As part of my job I spend a lot of time collecting, analysing and interpreting data from the vineyard with the aim of building a clear representation of the Estate each season and comparatively, year on year. I spoke briefly in my previous blog about the future of data driven decision making especially on a site as big as ours, so after visiting Fruit Focus at NIAB EMR where this was discussed, I thought some more about the importance of technology and how we can use it to improve our practices. Part of this encompasses the evolution of data analytics in the vineyard. Mainly, machine learning, satellite image processing and wireless sensor networks. Together these tools can help make strategic decisions which work to improve efficiency and ultimately, the consumer experience.
As the hot weather continues and the sun shines brightly over the Estate, it’s sometimes hard to remember we are in England. I have to keep reminding myself to appreciate the long, summer days as it’s so easy to get used to them and when the weather does eventually break, we will wonder how we could have ever complained of being hot.
As we continue to bask in this sunny weather and our vines go from strength to strength the rest of the Estate looks a little parched in places and this means that the wildflowers are out in force (nature moves in mysterious ways). So for my blog I thought I would provide a few images of some key species and attempt not to mention gin, sparkling wine or still white wine at all! So here goes.
Two weeks ago I went to Royal Ascot. Having never been before I was intrigued to see this famous English spectacle first hand. I have to say that it has to be the biggest, poshest, piss-up ever organised. Very few people seem to be remotely interested in the horses, the food is at best mediocre but the wine is fantastic and it flows more freely than I’ve ever seen anywhere else in the world!
Last week we agreed the blends for our 2017 wines and we made a little video about the process that you can see here.
Blending is all about tasting the wines that we make in a particular year and working out what will work best with other wines to make the various blends we want to bottle – put it this way there’s a lot of swirling and spitting involved! We are looking to make four blends with our 2017 wines – A Rosé, Blanc de Blancs, Blanc de Noirs and a Classic Blend from fifteen different tanks of wine and several barrels of Chardonnay and Pinot Noir.
In the words of Nina Simone, “It’s a new day, it’s a new dawn, it’s a new life for me, yeah, and I’m feeling good”. I don’t know Nina’s reasons for being so upbeat, but I do know ours. Having officially released our sparkling wines into the market on the 1st June, and with our Hong Kong launch on the horizon, to say we’re excited here at Rathfinny would be an understatement.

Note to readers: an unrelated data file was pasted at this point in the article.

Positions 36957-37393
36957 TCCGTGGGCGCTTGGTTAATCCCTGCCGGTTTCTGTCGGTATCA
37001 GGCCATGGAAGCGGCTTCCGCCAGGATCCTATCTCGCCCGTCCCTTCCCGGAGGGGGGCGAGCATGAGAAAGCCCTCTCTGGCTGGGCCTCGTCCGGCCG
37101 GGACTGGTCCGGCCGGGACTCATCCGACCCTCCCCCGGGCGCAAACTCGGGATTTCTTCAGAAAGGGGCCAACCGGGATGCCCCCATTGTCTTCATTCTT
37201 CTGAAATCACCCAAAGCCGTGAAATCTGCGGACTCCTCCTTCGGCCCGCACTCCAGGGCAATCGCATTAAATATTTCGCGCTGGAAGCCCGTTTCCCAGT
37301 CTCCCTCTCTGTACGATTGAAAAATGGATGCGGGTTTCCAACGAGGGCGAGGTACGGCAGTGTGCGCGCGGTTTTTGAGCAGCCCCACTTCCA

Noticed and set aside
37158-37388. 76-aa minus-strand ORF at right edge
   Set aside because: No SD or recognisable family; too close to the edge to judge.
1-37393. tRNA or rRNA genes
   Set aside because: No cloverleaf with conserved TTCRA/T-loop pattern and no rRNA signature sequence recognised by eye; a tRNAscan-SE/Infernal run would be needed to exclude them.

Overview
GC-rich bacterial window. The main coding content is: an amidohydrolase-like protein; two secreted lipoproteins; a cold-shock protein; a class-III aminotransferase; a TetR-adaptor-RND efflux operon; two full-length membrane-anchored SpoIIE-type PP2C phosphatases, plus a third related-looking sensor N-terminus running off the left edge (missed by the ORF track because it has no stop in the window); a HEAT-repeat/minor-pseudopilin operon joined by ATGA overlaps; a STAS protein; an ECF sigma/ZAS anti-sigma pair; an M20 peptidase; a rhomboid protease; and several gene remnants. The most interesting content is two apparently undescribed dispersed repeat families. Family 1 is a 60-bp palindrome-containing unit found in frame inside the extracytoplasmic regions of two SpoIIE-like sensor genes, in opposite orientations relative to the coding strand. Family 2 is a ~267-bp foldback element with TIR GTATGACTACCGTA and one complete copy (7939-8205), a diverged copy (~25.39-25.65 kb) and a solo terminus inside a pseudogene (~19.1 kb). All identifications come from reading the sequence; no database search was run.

This season has got off to a flying start!
The vineyard growth is at least a couple of weeks ahead of what would be considered normal, thanks mainly to well above average temperatures in Spring and in particular May.
Average temperatures for May, as well as April, were well above mean long-term average temperatures for most of the country, even Scotland! This is starting to become a bit of a trend in recent years (long may it continue) and is only positive for grape growing. Also with good rainfall in late winter/early spring the moisture content of the soil has been ideal to get things off to a good start.
It’s not everyday that royalty drops into Rathfinny, but this week Her Royal Highness Princess Anne came to officially open our new winery buildings: The ‘Cellar’, which will store all our wine whilst it matures in the bottle ‘on-lees’ and the ‘Bottling’ centre that will
With the success of our launch at the end of April, the pressure is well and truly on to carry on producing the best grapes for our Sussex Sparkling. As part of the U.K wine industry, we find ourselves at a very fortunate standpoint in comparison to some of our European counterparts in the face of climate change. Even though research points to more unpredictable weather conditions in the U.K, we are also eagerly anticipating higher temperatures and less rain during the growing season (emphasis on eagerly) whilst southern Europe is facing short-term realities of severe drought conditions, extreme heat and ultimately, the inability to grow or produce certain varieties and wine styles. But what is phenology and what does it have to do with this?
Unless you’ve been living under a rock recently you’ll be aware that we’ve finally launched our Sparkling wines last week. I won’t dwell on this but so far both the trade and media have received them very well.
Now that that necessary distraction is out of the way we can get back to the business of wine-growing. Last Friday we started planting more vineyard, another 13ha.
With less than two days to go until we launch our first Sussex Sparkling wines to the trade at Somerset House on Tuesday 24th April, I thought I’d reflect on what has been a very long, often busy, but rewarding eight years. I’ll try and keep it brief!
When Sarah encouraged me to study a degree in Wine Production at Plumpton College in 2010, I didn’t expect that we’d be here launching a sparkling wine in 2018. Firstly, we were lucky that Rathfinny Farm came up for sale. It was probably about a year or two earlier than hoped for, as I had only just started my wine making degree course! However, as soon as I saw the